Gordon-Conwell Blog

The Seven-Year M.Div.: First Impressions

November 21, 2011


Author’s Note: Journeys are strange. You hardly ever end up where you thought you would, and you definitely never get there in the manner that you conceived. That has been as true for me as it was for Jonah the morning he woke up to take a leisurely cruise to Tarshish. Over the next few weeks I will be writing a series of blog posts exploring how I came to and through seminary. It’s a strange tale with no straight lines. But it’s my story, and it is the path that the Lord has led our family down. It’s not idyllic. I hope that encourages you. Also, in case you just joined the conversation, Part 1 can be found here; Part 2 can be found here; Part 3 can be found here.

My first year in the M.Div. program at Gordon-Conwell’s Charlotte campus was a bit of a shock to my recovering fundamentalist sensibilities. I was working 50-60 hours per week for Young Life in Pinehurst, NC, and took a week of vacation in order to drive 2.5 hours every day for an entire week in July to take my first course: “Introduction to the Old Testament” with Dr. Tim Laniak. Sounds simple enough, right? Here is the way the week was going to go in my mind: a nice man with a goatee was going to sit down and introduce me to….well…the Old Testament. I was excited for this. However, I should have read the syllabus [Note to all prospective students – always read the syllabus. I should have picked up this trick in college, but was too busy chasing my cute wife. Something’s name and what it actually is can often be quite different. For example, I went to college at TCU, and we are the Horned Frogs. Frogs with horns, right? Wrong – they have little horns, but aren’t frogs at all. If the NHFAA, the National Horned Frog Association of America, had a syllabus for you to read, and you would have read it, you would know that. And you would know that their natural defense mechanism is to spit blood out of their eyes. Well, you get the idea. Read the syllabus. OK, back to the story].

The first day of class, my professor explained that our course should have been titled “Old Testament Criticism”. Dr. Laniak, who is an excellent professor, earned his ThD at Harvard Divinity School and was about to introduce us to the field of biblical scholarship and what it had to say concerning the Old Testament. The course was fascinating: over the week we learned about issues concerning authorship, archaeology, linguistics (there is an actual language called Akkadian, The Rock didn’t just make it up for the movie “The Scorpion King”), inspiration, historicity, and more. And we didn’t just read evangelical protestant authors – we read authors writing from all different types of backgrounds. The environment was scholarly and faithful, challenging and safe. Throughout his lectures, Dr. Laniak handled everything with the quiet confidence of a man who has studied at the highest level and also maintains a very active Christian faith of his own.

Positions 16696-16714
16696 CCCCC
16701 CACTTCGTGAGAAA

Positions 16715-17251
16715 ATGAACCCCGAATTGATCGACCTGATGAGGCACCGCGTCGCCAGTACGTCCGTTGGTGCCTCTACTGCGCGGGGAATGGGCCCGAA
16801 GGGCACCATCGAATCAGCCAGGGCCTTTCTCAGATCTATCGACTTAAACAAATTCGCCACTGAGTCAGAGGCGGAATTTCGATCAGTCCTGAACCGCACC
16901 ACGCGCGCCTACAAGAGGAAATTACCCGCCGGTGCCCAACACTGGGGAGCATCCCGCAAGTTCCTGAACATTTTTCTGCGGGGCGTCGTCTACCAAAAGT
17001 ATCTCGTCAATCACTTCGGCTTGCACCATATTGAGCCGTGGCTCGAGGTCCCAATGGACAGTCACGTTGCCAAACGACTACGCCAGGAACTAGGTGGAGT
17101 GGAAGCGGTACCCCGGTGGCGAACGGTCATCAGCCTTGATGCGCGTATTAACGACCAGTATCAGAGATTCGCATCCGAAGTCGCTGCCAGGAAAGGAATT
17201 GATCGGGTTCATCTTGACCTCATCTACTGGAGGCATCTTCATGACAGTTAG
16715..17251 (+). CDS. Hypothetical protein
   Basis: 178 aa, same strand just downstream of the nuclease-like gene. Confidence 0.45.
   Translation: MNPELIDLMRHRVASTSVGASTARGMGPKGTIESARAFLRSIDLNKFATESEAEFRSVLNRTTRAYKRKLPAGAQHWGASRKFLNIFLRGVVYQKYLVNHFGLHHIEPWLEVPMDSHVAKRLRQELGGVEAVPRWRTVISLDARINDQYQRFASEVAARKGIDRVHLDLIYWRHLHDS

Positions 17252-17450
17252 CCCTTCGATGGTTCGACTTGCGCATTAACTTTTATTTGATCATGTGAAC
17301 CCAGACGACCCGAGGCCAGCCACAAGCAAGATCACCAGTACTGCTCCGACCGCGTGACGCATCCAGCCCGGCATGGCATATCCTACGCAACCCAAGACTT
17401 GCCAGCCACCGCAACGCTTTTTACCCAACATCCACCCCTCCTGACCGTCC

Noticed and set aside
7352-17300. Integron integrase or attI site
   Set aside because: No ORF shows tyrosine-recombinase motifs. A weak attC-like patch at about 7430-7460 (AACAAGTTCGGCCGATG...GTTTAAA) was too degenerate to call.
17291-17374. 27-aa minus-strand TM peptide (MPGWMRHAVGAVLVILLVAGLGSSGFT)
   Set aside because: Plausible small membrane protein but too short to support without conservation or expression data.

Such an engagement of the heart, soul, mind, and strength was a new experience for me. In fundamentalism, I had learned that conflicting information is a threat and that the two responses to such information are either fear or anger. Dr. Laniak taught me that there is no reason to fear scholarship, nor do I need to worship it, but it is unacceptable to ignore it. Thus began my theological education. Lesson one: evangelicals can engage in scholarship at the highest level and still maintain a vibrant faith. Seminary is not a cemetery.

Brian has an M.Div. (2010) from Gordon-Conwell’s Charlotte campus, a Th.M. (2011) in Historical Theology from the South Hamilton campus, and is currently strengthening his language skills while in the MACH program. He hopes to matriculate into a doctoral program in August 2012 that will allow him to continue in his study of the thought of Augustine of Hippo. He has a wonderful wife, three great children, and spent ten years in ministry to teenagers, primarily with Young Life International.

Tags: Author: Brian , biblically-grounded , future students , spiritually vital , student blogger , thoughtfully evangelical

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